Electoral watchdog Zimbabwe Election Support Network (Zesn) implores government to resource the Civil Registry in order to empower it to conduct an inclusive exercise of issuing national identity cards to eligible citizens.
This comes after The Zimbabwe Electoral Commission (ZEC) recently postponed the Mobile Voter Registration which was scheduled to commence on 6 December 2021 to February 2022, after realising that the Registrar General’s Office is currently not in a position to issue out national identity cards (IDs), citing lack of resources.
ZEC has said that it cannot conduct its massive voter registration blitz, unless and until eligible voters have acquired national identity cards (IDs), which are a prerequisite for voter registration. Voting is a democratic right which only those who are registered to vote can enjoy.
A national ID or valid passport is a requirement for one to be able to register to vote.
Young people, citizens who lost IDs and those who have become eligible have been finding it difficult to get the IDs, threatening their disenfranchisement in electoral processes.
Given that young people constitute the biggest demographic group in Zimbabwe, their participation in elections is critical as democracy is essentially about the participation of the majority.
The Network hopes that the Ministry of Home Affairs and Cultural Heritage will heed to President Emmerson Mnangangwa’s call, while addressing his party supporters in Gokwe earlier this month, to decentralise the process of acquiring birth certificates and national identity cards so that everyone can easily register to vote.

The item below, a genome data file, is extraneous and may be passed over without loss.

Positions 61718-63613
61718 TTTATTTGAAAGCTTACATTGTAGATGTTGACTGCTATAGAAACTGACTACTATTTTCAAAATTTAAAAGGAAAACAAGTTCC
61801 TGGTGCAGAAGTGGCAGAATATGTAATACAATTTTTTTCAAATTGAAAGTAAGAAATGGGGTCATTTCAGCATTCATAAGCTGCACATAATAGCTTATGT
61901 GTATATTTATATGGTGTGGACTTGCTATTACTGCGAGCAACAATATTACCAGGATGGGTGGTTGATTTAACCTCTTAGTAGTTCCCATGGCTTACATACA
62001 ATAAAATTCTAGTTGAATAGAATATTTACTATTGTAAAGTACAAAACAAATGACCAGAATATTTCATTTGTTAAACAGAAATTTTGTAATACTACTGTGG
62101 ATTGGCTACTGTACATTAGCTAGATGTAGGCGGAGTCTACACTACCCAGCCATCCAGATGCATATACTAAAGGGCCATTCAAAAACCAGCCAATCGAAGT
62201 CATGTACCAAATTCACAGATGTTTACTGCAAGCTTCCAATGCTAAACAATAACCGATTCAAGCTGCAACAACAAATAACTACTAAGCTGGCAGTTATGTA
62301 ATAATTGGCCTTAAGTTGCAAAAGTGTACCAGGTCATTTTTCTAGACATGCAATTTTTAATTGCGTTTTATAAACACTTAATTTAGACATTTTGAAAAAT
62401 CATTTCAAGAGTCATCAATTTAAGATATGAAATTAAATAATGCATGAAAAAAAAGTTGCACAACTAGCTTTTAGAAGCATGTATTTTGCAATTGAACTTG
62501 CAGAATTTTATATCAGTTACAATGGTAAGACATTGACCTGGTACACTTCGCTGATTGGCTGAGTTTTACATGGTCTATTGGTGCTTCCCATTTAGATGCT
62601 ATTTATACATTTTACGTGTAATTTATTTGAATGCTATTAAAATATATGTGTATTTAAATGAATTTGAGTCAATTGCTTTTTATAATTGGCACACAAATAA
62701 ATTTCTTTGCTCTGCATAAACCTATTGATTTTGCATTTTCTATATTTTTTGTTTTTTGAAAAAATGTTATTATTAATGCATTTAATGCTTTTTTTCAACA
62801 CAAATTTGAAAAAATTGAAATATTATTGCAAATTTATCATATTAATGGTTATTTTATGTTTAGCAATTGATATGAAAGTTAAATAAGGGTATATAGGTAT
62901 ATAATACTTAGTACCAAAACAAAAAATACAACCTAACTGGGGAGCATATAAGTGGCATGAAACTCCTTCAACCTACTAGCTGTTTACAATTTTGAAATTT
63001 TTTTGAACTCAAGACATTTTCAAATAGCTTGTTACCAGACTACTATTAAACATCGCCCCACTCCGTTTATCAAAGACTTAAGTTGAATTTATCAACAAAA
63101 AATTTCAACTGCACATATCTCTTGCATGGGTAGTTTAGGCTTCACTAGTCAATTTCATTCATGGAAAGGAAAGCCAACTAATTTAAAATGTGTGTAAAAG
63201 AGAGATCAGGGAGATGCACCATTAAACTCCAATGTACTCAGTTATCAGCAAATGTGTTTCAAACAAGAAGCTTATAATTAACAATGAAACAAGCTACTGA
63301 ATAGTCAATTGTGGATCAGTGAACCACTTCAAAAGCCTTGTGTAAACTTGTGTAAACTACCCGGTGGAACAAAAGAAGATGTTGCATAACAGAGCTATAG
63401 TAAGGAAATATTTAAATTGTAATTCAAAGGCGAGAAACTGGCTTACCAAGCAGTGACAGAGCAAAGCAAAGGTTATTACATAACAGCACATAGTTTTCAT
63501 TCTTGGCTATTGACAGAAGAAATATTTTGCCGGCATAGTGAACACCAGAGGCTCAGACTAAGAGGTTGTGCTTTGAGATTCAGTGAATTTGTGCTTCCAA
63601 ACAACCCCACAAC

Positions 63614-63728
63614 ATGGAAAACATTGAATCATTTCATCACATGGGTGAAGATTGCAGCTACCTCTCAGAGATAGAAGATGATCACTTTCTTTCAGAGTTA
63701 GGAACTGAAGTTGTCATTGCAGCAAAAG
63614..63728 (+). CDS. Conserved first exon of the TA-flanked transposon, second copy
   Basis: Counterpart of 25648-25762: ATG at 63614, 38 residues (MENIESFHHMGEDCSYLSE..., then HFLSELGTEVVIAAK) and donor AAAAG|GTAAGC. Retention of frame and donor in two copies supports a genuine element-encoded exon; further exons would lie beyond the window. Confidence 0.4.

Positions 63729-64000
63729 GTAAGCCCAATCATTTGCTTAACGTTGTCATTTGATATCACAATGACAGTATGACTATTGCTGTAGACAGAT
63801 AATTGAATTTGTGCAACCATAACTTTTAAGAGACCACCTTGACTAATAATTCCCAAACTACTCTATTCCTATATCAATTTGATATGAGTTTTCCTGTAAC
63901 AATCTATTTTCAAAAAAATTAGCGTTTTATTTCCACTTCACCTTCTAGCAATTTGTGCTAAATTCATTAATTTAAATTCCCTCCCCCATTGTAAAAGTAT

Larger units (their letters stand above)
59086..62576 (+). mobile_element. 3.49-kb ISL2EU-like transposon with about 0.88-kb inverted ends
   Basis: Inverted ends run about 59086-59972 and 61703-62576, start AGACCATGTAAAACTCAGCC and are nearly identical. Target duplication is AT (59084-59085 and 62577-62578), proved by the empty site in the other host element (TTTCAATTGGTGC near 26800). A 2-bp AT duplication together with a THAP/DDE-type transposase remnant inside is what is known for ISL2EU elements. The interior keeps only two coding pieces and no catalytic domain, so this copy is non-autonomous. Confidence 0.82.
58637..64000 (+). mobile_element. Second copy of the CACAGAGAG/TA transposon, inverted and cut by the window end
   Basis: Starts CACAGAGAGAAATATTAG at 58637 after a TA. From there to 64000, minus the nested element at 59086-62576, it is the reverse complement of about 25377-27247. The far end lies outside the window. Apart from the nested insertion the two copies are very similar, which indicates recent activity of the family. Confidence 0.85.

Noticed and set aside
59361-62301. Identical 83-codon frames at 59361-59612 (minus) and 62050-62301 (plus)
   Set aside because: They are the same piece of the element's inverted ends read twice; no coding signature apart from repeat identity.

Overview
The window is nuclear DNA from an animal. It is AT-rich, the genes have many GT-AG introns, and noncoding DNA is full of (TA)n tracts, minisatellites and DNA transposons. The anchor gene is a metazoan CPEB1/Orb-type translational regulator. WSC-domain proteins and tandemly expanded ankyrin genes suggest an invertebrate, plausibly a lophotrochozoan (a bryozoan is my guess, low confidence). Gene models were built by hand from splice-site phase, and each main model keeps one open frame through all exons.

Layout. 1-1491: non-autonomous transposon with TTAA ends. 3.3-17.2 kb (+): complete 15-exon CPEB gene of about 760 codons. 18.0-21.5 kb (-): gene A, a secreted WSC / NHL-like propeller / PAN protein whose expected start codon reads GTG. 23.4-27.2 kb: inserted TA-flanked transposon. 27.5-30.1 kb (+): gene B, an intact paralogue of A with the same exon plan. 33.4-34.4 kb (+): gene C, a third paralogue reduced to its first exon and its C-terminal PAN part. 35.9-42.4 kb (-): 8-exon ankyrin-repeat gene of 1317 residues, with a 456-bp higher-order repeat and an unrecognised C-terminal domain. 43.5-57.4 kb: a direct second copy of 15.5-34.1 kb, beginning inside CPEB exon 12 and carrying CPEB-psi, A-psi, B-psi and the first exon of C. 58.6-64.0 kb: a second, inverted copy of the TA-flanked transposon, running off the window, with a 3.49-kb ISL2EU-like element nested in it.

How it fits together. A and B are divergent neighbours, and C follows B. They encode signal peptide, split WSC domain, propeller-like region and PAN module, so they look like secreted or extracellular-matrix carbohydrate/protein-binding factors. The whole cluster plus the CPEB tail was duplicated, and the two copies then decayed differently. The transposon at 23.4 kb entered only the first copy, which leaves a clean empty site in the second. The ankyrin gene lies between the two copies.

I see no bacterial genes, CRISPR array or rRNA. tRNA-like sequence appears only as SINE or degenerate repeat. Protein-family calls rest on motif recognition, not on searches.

Zesn calls upon the government to address challenges that affect meaningful participation of youths in democratic electoral processes, chief among them the ease of getting national identity particulars.
Further, there is need to decentralize the issuance of national documents to enable all citizens and youths, including those in High Schools who have attained the voting age, to take part in voter registration which is a key electoral process that bears on the overall credibility of an election.
The Network reiterates its call to government to avail adequate resources to the Civil Registry’s office to enable them to procure the necessary materials needed for processing national documents.
Zesn envisages that by February 2022 when ZEC is set to commence the voter registration blitz ahead of by-elections and the boundary delimitation exercise, the Civil Registry would have complemented ZEC through issuance of the relevant national documents to the eligible voters to ensure their participation in the key electoral processes.
The Network has also taken cognizance of the efforts by ZEC in cleaning and updating of the voter’s roll in which 22 656 people registered as deceased were removed from the voters’ roll between September 2017 and September 2019. It is the Network’s hope that by 2023, when the country holds its harmonized elections, the voters’ roll will be up to date.
Furthermore, Zesn encourages ZEC to avail its full calendar of activities to enable stakeholders to plan their activities on time.
Voter registration is a continuous process, citizens are encouraged to register to vote at their nearest ZEC district and provincial offices now and to take advantage of the voter registration blitz early next year to ensure that they register as voters ahead of the 2023 Harmonised General Elections.